Presumably, the companies benefit from the insights of a generation who has grown up with the Internet and for whom social networking is a vital part of their daily lives. Students get a break from lectures and term papers while serving as valuable brand ambassadors, who will likely develop into loyal customers.

And while corporate challenges have been integrated into b-school curriculum for years, these examples take corporate sponsorship to a new level and show how integral online initiatives have become for marketers and communications pros alike.

And perhaps, even more importantly, the partnerships present the leaders of tomorrow with tangible, real world experience to build their resumes.


HP Bets on Relevance vs. Leadership

I read this piece about the great unveiling of HP’s strategy with anticipation – and it turned out to be a pretty big yawn.  In a nutshell, they plan to sell new services to their existing clients, enter the Cloud arena and create apps and websites to buy them.

Many have expected HP to move into software and services, based on the selection of a new CEO with that background, and driven by a need to improve margins.  And the app store concept is a bit of an unexpected twist.  But none of these things scream innovation, the way we expect a technology giant to scream innovation.

Which begs the question – can a reputational leader be a “fast follower” (or in this case, not so fast follower) and still be a leader?  If they are comfortable with being “A” leader versus “THE” leader and they are relevant enough, the answer is yes. When I think about the heyday of HP, I think about relevance – not innovation.   The world was rapidly migrating to digital photography, and HP printers were there.  Were they the best photo printers?  Who knows….but I associate them with photo printing…at a time when that was a super-relevant topic.

Dunkin Donuts let Starbucks innovate and build a market – and now they are selling lots of coffee.   Barnes & Noble’s Nook sold 2 million units and has secured a 25 percent market share of e-readers.   Aviation, automotive and beverage manufacturers are always following each other.  These companies have built extremely successful businesses on the strategy of following the leader because they have made themselves highly relevant to their constituencies.

It’s great to be the leader.  But the key to being a successful challenger is relevance.

The Ultimate in Crisis Planning

While we watch the incredible pictures of the devastation from the earthquake and tsunami in Japan, and our hearts go out to those impacted by the disaster, there is also some amazement that the destruction and loss of life was not greater given the tremendous magnitude of the quake.  The reason, highlighted in an illuminating article by Time’s Emily Rauhala is Japan’s laser-like focus on disaster preparation.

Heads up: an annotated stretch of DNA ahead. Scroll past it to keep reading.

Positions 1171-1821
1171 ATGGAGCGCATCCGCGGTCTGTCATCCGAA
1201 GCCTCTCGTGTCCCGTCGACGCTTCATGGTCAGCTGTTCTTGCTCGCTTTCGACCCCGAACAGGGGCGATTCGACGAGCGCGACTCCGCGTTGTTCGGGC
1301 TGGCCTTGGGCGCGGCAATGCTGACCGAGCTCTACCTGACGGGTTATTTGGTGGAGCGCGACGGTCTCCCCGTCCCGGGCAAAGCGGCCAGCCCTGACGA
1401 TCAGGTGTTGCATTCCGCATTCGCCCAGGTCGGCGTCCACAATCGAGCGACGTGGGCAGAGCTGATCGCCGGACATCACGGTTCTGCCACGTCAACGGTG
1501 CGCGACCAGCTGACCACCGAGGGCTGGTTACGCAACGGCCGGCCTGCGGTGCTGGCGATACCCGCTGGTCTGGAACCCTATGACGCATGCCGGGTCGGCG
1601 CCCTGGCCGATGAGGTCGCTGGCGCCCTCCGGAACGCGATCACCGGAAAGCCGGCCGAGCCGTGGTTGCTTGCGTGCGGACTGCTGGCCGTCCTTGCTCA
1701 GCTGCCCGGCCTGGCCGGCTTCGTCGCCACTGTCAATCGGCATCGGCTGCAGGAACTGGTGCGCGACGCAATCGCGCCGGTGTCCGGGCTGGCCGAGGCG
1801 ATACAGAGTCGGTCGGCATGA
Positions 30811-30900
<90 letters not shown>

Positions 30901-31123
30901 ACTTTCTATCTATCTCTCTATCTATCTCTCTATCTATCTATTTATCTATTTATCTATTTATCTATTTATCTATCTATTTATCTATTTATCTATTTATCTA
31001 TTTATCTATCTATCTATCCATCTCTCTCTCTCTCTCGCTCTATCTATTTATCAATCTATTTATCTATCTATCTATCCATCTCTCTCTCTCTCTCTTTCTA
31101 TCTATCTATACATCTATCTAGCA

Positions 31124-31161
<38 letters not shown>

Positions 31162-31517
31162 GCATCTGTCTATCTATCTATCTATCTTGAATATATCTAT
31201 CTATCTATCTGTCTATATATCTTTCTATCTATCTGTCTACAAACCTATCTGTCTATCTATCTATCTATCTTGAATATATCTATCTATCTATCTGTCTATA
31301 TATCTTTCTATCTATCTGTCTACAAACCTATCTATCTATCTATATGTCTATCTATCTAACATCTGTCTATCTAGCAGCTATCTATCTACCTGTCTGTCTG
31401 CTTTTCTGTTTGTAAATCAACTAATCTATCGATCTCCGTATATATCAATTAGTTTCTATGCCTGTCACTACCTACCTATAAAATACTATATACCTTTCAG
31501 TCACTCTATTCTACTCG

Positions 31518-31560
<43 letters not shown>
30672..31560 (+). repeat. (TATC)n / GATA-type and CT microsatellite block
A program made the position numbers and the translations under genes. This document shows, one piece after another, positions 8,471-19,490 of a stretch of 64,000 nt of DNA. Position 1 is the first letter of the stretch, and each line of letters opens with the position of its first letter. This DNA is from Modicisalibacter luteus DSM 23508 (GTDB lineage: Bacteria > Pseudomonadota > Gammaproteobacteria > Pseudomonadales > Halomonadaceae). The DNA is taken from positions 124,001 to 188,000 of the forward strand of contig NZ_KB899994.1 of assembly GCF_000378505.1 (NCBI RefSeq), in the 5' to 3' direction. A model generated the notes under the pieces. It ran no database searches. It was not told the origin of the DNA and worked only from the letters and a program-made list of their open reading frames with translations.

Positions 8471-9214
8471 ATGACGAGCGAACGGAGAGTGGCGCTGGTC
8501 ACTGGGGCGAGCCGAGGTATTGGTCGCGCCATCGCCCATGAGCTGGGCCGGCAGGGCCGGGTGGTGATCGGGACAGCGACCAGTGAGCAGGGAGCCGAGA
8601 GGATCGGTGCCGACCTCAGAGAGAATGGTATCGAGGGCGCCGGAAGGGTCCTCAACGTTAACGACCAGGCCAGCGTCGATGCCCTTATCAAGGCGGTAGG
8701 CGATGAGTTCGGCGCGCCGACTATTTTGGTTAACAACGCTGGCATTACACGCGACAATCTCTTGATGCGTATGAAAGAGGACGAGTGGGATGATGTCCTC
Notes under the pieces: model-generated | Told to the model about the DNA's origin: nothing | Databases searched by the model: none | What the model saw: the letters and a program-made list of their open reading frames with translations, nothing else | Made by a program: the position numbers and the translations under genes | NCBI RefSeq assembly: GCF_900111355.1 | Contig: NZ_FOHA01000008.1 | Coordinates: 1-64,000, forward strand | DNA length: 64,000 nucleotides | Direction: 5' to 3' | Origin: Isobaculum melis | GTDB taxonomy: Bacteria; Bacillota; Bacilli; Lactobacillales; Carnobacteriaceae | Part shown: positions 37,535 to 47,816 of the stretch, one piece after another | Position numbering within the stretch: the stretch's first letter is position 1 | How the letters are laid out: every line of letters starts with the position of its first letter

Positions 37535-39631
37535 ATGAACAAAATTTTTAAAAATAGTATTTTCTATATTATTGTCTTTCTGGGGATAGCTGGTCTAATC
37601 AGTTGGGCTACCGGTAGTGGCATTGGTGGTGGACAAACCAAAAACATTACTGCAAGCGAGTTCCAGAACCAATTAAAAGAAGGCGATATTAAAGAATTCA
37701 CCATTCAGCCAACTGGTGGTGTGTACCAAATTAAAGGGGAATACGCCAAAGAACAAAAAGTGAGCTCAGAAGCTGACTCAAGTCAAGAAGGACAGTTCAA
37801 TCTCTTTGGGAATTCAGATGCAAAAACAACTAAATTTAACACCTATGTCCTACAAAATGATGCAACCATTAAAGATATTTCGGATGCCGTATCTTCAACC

After a massive trembler early last century, Japan, understanding their precarious position atop the very volatile Ring of Fire, embarked on a comprehensive program of disaster preparedness.  The effort went beyond just building codes and an emphasis on infrastructure safety measures, to preparing the Japanese people on how to react should a big one strike.  There is a Disaster Prevention Day recognized each year in Japan and regular drills throughout the country, from schools to factories to government offices.  In the aftermath of quakes over the last several decades, the Japanese government has further enhanced building codes and inspections.  Despite the horrors seen on TV, one can only speculate on the extent of death and damage had Japan not been so prepared.

As someone who has experienced minor earthquakes in California and watched the sad spectacle of Katrina, I hope this disaster can serve as a teachable moment about the importance of crisis preparation, planning and training for our government agencies, public institutions, companies and citizens alike.  Discussions are already underway about how prepared the US is for a major earthquake on the West Coast and how the Japanese model could help here.  But at the same time, there is a sideshow going on in Washington about proposed cuts in the House budget bill to the National Oceanic and Atmospheric Administration, the agency which funds the Pacific Tsunami Warning Center.  We will have to stay tuned.

The Japanese earthquake, like the popular uprisings across the Middle East before it, is demonstrating the immense power of social media in disseminating critical information, connecting people and organizing responses.  This is another lesson about crisis response and communications in the digital age.   As each of us do what we can to help the victims in Japan, we should also think about what we need to do as individuals, organizations and communities to prepare for a natural disaster here at home.







NPR – Not Considering All Things

While Congressional Republicans are launching a full out assault on the $340 million in federal funding for the Corporation for Public Broadcasting, the folks over at National Public Radio (NPR) seem to be doing their best to help the GOP make its case.  At a time when the conservative media furor over last fall’s firing of Juan Williams by NPR was becoming a distant memory, a new imbroglio erupted thanks to comments from the organization’s head fund raiser, Rob Schiller.